Grafton concludes that given the tremendous diversity of the American “system” of higher education, we need more fine-grained and close-up studies of how higher education is working–or not working–for American students, administrators, and faculty, and the larger communities they serve. . .
and therefore she had call us, the academic bloggers, to contribute to the project. I was then a tenure-track, Assistant Professor in a mid-sized religious university at a mid-size city in the Midwest. I got tenure last year.
I have been thinking about that piece lately. I went back and re-read it. It is a clearly optimistic post. While I recognize that I may have skipped some unsavory things because I was a nobody on the TT, I recognize where my enthusiasm was coming from, and I believe I was giving an honest account of my perceptions. To be clear, I DO NOT think I was naive them. However, I am becoming more pesimistic by the day. This is due to a combination of internal factors (specific to my university), and external factors. Let's see:
These are all quotes from the original post:
My university has a well-earned prestige in the region, as a rigorous liberal arts institution where students receive an individual attention from faculty. It is true.
Search committees usually look for candidates who have a research agenda but also is committed to teaching and challenging the student.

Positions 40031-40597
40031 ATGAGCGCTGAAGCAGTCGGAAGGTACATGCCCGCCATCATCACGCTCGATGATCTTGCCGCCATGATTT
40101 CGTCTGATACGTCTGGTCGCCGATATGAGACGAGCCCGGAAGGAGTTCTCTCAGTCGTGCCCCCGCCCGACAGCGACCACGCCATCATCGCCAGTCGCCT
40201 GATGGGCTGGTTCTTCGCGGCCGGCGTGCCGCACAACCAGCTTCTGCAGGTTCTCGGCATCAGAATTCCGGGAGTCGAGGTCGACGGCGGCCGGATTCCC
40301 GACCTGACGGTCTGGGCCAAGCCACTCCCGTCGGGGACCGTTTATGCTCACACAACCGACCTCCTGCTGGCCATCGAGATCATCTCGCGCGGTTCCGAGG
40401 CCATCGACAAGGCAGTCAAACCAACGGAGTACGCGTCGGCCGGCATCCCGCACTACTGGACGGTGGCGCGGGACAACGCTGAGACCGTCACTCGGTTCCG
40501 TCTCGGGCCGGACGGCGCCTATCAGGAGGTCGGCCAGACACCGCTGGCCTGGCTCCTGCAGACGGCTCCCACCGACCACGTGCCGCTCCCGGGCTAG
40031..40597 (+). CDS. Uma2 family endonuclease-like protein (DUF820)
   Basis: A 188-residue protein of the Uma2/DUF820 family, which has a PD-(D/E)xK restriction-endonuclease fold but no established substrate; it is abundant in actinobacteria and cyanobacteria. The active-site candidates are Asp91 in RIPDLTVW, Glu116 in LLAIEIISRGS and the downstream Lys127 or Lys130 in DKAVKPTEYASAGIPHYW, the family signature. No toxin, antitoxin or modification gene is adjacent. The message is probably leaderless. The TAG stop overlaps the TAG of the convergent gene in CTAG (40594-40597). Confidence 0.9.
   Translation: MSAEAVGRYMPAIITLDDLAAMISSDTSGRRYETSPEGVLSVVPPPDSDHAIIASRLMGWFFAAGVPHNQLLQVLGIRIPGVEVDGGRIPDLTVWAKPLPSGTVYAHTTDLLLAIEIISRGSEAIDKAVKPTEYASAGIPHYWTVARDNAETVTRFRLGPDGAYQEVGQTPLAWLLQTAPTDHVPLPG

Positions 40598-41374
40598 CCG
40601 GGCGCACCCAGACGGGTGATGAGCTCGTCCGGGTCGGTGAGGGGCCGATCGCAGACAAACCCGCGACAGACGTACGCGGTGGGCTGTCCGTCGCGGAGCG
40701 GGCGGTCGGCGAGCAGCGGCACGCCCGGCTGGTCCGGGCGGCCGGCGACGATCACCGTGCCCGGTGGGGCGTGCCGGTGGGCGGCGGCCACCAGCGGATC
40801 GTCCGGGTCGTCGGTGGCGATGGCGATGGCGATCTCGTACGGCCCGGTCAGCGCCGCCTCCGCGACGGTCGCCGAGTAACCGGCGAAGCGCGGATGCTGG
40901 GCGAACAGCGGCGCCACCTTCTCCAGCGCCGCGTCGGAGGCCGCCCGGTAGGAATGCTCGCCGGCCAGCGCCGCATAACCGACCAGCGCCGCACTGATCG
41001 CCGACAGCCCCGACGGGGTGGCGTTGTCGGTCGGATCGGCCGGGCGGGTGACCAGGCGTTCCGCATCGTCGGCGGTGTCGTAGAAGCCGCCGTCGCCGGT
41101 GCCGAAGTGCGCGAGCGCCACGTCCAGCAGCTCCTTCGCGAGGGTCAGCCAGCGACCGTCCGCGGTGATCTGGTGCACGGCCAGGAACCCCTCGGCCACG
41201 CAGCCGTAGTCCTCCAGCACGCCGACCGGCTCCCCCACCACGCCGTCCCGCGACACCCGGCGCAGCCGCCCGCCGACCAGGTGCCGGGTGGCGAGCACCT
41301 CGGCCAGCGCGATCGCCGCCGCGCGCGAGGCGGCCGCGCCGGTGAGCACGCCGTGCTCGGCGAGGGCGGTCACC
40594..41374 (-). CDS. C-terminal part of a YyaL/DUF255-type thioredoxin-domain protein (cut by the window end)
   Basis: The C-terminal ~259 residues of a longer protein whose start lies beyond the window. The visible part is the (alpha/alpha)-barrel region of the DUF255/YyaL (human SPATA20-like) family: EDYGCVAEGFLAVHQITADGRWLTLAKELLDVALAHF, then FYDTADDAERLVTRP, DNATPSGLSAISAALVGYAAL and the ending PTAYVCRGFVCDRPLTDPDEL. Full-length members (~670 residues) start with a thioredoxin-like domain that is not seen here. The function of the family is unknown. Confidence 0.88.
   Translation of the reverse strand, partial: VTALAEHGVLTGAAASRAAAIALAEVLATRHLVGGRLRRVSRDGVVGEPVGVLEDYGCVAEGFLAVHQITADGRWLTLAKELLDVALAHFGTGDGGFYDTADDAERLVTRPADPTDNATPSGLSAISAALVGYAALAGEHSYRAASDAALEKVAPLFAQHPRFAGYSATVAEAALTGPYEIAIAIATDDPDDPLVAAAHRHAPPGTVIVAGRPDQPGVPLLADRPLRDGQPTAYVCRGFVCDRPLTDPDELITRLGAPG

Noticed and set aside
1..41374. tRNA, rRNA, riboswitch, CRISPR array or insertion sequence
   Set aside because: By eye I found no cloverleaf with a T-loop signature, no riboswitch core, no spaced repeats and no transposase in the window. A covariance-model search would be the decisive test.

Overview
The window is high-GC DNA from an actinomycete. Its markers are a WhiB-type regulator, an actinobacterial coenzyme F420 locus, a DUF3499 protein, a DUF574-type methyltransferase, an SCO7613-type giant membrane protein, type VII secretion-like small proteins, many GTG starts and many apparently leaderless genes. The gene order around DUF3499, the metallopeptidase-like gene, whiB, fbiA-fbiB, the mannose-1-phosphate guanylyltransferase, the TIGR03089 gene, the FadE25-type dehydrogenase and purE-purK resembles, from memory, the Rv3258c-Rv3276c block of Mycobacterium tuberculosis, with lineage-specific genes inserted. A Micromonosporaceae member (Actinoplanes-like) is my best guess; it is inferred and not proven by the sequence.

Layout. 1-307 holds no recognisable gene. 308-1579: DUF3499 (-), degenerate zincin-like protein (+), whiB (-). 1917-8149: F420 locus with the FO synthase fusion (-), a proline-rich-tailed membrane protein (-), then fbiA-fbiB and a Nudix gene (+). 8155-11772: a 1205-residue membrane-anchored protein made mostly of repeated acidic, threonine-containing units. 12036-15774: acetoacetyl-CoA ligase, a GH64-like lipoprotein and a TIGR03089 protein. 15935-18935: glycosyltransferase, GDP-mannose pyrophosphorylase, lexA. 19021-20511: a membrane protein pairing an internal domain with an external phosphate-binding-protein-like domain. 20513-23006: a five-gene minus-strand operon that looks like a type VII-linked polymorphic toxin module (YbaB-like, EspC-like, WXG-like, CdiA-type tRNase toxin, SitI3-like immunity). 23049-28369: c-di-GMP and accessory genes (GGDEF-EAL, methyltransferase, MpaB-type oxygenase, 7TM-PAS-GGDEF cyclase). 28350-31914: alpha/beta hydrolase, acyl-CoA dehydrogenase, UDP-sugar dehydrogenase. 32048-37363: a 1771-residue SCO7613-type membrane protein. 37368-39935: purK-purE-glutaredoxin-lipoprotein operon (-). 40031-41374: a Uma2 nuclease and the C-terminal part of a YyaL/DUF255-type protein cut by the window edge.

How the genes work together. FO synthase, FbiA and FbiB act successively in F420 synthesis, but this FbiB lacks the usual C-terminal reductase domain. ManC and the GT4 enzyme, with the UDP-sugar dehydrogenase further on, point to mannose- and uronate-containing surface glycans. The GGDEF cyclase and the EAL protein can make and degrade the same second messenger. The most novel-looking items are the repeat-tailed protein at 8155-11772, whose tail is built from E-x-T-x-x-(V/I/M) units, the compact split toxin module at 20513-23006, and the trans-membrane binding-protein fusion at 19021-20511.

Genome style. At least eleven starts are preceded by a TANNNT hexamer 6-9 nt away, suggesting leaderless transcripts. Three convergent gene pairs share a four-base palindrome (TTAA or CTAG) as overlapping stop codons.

The administration backs, as much as it is possible, the product it sells.
To sum up: I love my job, I like my colleagues and my students. My Dean is awesome and I don't have major complaints about the administration.
In addition, I would say that the student population hasn't changed that much in the past few years. So where is the problem? Except for the complains about the administration, everything I said still holds. At some point, I wondered how sustainable (high tuition, high discount rate), the model my university provides is. And here is the first crack: apparently, not too much. There are budget problems, former cash cows that don't meet enrollment targets. And what you get from some of the higher ups is a mixture of disconcert, paralysis, and "let's try many things and see if something sticks". In short, we lack a vision for the future. And it is scary. The Chief Academic Officer, probably the most lucid of all of the higher ups, resisted the MOOC fad for over a year, putting his job on the line for it. At the same time, he wants to take as many classes as possible online, and the support we get to do it is minimum. And he is the good guy. At this point, most faculty just want a vision and leadership, and it is not happening.
And I didn't even mention external factors (maybe in another post). I wonder, of all the bloggers who contributed to Historiann's call, what do they think about what they wrote now. Does it still stand? Have you changed your outlook? Just curious...